A Clockwork Orange

A Clockwork Orange is one of my favorite movies (and books). I love the aesthetics, from the framing to the costumes. The dialogue is brilliant, especially the use of Nadsat. The soundtrack is amazing, and the plot is visceral and thought-provoking. Burgess' writing in combination with Kubrick's vision created something truly iconic.

This was the third time I've seen A Clockwork Orange. It's one of my favorite movies, and books. I love languages and different lingo, which is probably why I like it so much. There are so many lines that just strike a chord with me, maybe because they've been reinforced a few times.

I don't even know what to say about it. The imagery is great; I love the milk bar, all the crazy 70s-future style décor, the art, the outfits. And of course the music is a major part of it. So many iconic scenes, like the threesome to the William Tell Overture, and Alex attacking the cat lady with that gigantic penis sculpture, and being in the straitjacket with the eye apparatus. I love that the guy in the wheelchair employs this circus strongman-style dude just to carry him around his house.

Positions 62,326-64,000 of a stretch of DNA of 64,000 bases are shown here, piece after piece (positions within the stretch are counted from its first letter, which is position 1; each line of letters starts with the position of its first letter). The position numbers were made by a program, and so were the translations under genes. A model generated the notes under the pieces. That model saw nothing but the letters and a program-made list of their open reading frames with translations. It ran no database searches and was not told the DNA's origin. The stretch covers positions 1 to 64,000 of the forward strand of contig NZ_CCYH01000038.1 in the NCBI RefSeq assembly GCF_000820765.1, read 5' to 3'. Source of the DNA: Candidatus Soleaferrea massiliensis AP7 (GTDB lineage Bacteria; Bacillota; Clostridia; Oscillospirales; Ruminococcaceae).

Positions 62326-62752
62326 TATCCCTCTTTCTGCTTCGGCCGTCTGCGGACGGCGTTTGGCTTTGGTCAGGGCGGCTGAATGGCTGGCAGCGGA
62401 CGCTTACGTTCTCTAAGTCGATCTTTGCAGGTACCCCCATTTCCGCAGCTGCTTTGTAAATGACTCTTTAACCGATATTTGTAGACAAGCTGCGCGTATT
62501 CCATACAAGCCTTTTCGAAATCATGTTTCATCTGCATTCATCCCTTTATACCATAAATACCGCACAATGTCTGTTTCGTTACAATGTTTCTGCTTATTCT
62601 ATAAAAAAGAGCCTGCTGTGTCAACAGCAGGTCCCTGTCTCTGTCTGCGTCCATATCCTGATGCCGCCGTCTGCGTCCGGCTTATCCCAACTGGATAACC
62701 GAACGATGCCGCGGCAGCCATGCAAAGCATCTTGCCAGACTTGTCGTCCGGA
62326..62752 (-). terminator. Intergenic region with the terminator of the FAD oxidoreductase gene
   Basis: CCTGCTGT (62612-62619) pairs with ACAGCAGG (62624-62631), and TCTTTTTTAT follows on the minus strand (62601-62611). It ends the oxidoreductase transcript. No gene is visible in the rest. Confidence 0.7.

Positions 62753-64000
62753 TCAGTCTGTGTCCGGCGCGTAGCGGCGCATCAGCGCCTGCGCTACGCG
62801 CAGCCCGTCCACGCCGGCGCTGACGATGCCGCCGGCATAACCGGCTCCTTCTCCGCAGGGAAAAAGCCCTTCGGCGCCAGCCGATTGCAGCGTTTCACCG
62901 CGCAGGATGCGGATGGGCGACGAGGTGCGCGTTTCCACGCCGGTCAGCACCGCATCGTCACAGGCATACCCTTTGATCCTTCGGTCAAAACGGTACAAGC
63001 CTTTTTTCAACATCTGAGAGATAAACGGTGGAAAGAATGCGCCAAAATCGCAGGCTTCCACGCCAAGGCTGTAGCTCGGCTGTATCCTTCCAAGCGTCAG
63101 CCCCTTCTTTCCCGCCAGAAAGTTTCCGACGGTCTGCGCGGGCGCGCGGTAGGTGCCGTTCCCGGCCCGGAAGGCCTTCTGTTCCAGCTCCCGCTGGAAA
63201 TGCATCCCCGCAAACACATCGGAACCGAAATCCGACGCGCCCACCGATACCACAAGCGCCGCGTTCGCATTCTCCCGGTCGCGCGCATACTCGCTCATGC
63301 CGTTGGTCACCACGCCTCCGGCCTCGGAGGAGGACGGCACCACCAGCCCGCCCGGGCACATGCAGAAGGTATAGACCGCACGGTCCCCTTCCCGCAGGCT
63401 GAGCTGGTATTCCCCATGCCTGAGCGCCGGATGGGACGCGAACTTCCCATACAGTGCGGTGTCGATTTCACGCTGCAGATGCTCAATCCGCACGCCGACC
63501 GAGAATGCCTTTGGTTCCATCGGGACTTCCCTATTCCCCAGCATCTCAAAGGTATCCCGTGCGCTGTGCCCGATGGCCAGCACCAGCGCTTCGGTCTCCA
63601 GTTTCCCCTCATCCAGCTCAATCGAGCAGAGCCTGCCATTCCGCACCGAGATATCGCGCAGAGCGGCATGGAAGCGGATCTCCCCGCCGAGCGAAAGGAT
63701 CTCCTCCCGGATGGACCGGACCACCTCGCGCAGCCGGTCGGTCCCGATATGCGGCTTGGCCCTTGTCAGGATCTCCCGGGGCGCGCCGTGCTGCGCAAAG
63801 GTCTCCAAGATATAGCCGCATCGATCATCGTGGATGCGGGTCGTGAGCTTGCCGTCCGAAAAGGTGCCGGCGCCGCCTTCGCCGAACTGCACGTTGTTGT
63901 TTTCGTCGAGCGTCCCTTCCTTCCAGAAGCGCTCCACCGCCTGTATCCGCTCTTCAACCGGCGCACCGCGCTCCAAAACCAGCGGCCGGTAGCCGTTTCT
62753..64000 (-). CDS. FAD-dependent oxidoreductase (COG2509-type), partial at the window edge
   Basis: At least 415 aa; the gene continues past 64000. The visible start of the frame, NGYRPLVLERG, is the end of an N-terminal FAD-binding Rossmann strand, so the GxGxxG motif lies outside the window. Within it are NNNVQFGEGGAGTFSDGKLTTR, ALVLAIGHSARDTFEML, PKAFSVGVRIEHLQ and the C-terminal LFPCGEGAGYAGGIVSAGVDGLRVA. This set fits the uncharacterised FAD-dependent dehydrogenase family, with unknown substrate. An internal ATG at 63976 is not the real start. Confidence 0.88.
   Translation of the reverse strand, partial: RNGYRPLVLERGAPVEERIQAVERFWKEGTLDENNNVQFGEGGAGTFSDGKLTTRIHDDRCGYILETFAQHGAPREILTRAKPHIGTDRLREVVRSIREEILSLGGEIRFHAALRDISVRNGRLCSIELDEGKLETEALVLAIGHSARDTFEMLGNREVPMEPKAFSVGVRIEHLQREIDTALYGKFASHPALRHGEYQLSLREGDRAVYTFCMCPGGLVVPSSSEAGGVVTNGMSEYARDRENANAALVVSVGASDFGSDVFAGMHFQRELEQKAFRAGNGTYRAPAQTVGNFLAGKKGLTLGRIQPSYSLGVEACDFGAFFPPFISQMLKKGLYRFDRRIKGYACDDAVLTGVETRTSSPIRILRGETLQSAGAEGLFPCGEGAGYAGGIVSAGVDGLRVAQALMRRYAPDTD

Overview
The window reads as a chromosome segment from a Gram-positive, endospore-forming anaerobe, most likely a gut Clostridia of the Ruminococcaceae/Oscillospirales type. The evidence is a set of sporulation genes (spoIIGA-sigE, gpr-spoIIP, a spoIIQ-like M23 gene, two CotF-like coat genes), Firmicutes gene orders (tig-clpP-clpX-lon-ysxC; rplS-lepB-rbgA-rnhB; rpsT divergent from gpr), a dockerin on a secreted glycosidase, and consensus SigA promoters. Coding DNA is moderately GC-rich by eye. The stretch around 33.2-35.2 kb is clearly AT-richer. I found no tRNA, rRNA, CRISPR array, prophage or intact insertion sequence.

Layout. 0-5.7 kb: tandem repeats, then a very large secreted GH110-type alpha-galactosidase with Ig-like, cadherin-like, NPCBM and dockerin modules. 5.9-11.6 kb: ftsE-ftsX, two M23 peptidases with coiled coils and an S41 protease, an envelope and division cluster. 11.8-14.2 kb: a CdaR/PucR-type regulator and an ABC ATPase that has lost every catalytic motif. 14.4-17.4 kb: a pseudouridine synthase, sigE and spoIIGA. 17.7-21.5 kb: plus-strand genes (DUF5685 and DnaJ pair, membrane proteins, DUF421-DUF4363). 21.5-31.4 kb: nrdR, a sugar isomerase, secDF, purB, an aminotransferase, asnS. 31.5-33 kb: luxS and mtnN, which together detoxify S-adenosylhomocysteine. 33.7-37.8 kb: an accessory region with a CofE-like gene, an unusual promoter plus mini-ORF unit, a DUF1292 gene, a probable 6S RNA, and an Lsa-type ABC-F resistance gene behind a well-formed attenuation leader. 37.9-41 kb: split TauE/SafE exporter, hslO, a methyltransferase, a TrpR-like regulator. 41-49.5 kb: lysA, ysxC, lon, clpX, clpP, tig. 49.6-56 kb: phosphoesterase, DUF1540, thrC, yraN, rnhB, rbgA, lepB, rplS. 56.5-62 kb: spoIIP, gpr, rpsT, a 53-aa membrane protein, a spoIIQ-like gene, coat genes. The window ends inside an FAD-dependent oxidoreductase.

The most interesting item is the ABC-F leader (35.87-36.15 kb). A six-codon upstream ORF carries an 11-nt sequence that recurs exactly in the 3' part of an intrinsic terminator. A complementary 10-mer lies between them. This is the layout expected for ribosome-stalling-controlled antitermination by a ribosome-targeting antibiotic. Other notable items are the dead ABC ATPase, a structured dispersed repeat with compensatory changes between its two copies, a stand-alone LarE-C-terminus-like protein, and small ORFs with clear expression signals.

Kubrick is a great director. Every shot is basically a work of art. I loved Malcom's performance, and especially the narration. Maybe it is a little too pat, but I like that everyone Alex attacks comes back around and attacks him after he's been "cured." It has a lot of impact for me for some reason. The snake is great, and the girls with their popsicles. And it's pretty funny the way Alex keeps popping his mouth open like a bird when the Minister is feeding him.

It's so perfect the way "Singing in the Rain" is punctuated with the screams of their victims. I like that you feel bad for the victims in the first part, and then it swings around and you feel bad for Alex. The book had a different ending, though. In the book, Alex stays "cured" and is resigned to getting a job and a wife and living a normal life. It's a totally different statement that relates more to the theme, which is pretty much summed up by the chaplain when he says "when a man cannot choose, he ceases to be a man." It's an interesting concept to think about, anyway.

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